Monday, December 17, 2007

Dad's parenting style tied to child's weight

NEW YORK (Reuters Health) - Preschool age children may be more likely to have a higher body mass index -- an indicator of being overweight or obese -- when their fathers are either permissive or disengaged as parents, study findings suggest.

A sampling of 4- to 5-year-old Australian children revealed that their risk of having a higher BMI increased by 59 percent if their father was a permissive, as opposed to an authoritative, parent.

Disengaged dads upped this risk by 35 percent, report Dr. Melissa Wake, of Royal Children's Hospital, Victoria, Australia, and colleagues.

By contrast, they found no similar association between the mothers' parenting style and their preschooler's weight, the investigators report in the journal Pediatrics.

Wake and colleagues determined parenting styles of the fathers and mothers of 4,934 boys and girls who were part of the Longitudinal Study of Australian Children. Overall, about 15 percent of the children were overweight and 5 percent were obese.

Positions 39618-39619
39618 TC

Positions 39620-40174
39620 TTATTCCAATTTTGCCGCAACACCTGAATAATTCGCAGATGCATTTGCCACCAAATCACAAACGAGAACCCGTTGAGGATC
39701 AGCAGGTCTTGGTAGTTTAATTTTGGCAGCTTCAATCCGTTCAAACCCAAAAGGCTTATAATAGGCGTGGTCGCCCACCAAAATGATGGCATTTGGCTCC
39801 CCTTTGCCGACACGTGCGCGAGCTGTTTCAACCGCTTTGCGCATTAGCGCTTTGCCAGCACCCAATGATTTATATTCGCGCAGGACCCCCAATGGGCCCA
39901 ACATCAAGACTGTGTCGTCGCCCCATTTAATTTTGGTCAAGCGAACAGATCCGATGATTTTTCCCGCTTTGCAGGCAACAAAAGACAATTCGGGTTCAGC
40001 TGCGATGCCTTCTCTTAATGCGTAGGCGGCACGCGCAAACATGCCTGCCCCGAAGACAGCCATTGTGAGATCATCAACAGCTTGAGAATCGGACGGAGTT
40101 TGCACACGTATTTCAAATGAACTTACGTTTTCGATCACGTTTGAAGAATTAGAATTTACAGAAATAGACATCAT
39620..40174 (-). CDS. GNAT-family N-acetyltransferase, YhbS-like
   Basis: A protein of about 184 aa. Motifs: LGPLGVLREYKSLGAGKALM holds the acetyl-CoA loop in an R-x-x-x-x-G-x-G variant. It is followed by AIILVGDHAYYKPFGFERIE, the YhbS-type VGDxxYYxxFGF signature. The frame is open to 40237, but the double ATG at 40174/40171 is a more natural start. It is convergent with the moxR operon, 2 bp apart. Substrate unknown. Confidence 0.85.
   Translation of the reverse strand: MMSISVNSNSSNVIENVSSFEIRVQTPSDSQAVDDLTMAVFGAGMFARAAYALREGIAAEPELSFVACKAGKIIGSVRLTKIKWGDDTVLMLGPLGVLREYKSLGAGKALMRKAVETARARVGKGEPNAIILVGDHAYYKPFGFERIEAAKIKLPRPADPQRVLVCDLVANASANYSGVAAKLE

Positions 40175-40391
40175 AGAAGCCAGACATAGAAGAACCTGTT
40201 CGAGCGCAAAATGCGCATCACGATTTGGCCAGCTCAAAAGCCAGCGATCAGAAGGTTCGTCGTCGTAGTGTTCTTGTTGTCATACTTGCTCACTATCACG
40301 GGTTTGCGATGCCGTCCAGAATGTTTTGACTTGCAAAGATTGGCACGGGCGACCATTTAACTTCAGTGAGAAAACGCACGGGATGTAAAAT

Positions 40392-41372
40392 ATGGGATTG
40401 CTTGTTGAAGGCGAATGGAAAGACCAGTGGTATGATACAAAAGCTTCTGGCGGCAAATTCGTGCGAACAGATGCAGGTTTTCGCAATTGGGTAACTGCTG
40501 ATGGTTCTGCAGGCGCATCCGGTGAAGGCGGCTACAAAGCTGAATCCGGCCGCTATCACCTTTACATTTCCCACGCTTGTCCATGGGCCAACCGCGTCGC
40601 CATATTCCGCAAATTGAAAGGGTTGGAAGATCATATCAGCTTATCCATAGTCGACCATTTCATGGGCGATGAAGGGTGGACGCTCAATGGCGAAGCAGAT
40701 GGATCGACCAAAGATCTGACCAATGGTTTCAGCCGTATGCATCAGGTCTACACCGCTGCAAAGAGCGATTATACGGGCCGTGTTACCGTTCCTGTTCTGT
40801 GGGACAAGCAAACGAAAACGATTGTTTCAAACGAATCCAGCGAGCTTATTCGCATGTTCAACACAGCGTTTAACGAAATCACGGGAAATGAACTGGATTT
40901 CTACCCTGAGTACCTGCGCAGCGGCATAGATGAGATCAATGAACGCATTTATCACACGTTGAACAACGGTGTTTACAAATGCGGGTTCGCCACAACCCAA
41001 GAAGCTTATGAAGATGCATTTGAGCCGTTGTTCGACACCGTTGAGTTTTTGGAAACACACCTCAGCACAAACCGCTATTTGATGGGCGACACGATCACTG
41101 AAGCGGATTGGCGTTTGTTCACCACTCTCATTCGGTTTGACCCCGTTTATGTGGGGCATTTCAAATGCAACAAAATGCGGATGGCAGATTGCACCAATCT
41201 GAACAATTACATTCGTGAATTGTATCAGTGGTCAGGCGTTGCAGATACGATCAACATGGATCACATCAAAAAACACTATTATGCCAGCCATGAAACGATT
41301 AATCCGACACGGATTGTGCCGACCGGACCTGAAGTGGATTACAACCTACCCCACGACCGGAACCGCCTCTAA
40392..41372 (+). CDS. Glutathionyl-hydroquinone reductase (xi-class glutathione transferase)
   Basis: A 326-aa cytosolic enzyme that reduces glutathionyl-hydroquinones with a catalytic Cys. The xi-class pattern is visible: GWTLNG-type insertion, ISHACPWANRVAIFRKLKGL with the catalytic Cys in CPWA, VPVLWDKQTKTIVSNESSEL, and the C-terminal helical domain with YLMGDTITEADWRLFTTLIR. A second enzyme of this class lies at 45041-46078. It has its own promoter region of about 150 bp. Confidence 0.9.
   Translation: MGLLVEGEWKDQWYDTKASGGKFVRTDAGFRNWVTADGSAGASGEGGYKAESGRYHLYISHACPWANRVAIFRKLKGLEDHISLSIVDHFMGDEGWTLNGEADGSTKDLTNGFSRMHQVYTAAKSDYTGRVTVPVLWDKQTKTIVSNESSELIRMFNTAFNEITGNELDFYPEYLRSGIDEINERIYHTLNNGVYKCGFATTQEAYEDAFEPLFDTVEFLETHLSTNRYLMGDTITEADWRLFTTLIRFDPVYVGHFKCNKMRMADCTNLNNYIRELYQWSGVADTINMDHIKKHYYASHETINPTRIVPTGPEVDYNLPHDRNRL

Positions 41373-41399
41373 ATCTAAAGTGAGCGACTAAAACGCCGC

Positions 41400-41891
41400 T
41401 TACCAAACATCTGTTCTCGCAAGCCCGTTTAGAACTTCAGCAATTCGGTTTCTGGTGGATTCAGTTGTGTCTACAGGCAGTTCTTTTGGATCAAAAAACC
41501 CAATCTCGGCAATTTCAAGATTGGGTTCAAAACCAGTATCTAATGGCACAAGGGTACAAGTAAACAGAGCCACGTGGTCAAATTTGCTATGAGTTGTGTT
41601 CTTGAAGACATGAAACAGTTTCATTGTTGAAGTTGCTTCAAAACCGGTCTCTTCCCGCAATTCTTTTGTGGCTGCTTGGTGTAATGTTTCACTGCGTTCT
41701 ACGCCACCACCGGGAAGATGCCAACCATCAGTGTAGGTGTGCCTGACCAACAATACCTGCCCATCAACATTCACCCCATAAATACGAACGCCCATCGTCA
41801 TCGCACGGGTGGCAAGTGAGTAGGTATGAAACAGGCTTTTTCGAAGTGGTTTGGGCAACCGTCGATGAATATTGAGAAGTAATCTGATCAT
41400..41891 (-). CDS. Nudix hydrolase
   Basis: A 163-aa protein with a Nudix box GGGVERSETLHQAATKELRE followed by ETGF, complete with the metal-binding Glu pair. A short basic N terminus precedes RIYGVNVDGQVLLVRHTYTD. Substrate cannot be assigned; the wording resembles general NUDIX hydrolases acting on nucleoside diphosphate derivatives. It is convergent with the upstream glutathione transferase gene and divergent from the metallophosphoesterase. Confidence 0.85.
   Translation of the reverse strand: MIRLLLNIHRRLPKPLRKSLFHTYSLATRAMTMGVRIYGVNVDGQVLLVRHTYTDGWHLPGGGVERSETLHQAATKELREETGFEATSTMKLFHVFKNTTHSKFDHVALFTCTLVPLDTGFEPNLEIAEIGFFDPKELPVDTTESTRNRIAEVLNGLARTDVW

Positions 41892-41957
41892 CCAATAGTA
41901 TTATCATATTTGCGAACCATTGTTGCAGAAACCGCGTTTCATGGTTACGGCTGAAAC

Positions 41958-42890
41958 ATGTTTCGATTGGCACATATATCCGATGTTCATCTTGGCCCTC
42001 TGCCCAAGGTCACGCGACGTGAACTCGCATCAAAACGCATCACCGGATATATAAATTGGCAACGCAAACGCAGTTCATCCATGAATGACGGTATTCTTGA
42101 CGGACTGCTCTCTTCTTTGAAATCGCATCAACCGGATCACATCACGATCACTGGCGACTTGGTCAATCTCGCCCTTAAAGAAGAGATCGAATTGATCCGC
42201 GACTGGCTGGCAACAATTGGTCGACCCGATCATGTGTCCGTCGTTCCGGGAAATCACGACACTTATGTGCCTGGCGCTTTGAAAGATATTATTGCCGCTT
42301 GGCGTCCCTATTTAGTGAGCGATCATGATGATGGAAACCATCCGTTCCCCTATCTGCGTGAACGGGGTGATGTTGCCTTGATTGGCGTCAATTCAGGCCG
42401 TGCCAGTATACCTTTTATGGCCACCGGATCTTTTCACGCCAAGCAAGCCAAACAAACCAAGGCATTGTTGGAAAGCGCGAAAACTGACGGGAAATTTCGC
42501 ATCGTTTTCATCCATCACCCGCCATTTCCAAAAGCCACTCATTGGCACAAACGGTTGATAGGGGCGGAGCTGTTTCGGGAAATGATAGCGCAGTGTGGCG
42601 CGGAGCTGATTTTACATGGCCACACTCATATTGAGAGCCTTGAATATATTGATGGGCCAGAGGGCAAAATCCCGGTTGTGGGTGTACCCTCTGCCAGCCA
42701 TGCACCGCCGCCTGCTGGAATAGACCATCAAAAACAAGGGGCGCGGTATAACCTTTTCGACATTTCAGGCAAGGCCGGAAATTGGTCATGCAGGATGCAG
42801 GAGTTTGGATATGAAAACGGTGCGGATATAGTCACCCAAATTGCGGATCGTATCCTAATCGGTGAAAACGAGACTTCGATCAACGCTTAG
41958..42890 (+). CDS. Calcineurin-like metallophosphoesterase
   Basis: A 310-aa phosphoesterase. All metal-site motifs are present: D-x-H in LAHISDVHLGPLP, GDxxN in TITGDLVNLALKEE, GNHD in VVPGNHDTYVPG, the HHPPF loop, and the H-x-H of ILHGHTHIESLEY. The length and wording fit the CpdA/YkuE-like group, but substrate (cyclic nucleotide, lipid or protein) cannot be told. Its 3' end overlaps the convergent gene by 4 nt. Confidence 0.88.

Through responses to questionnaires and in-person interviews, the investigators categorized the fathers and mothers as having one of four parenting styles.

Those with low warmth and high control were authoritarian, while the parents with high levels of warmth but low control were considered permissive, and those with low levels of both warmth and control were disengaged. These three styles were compared against the authoritative group -- those showing high levels of warmth and control.

The researchers found that greater paternal control was strongly associated with a decreased likelihood of the child having a higher BMI. This association was evident when adjusting for the different parenting styles and controlling for variables, including the child's gender, language, number of siblings, whether they lived with one or both parents, and their parents education level and weight.

Summing up, the researchers remind parents that warm, firm, and authoritative parenting is known to be associated with the best child outcomes.

SOURCE: Pediatrics, December 2007



Post a Comment

<< Home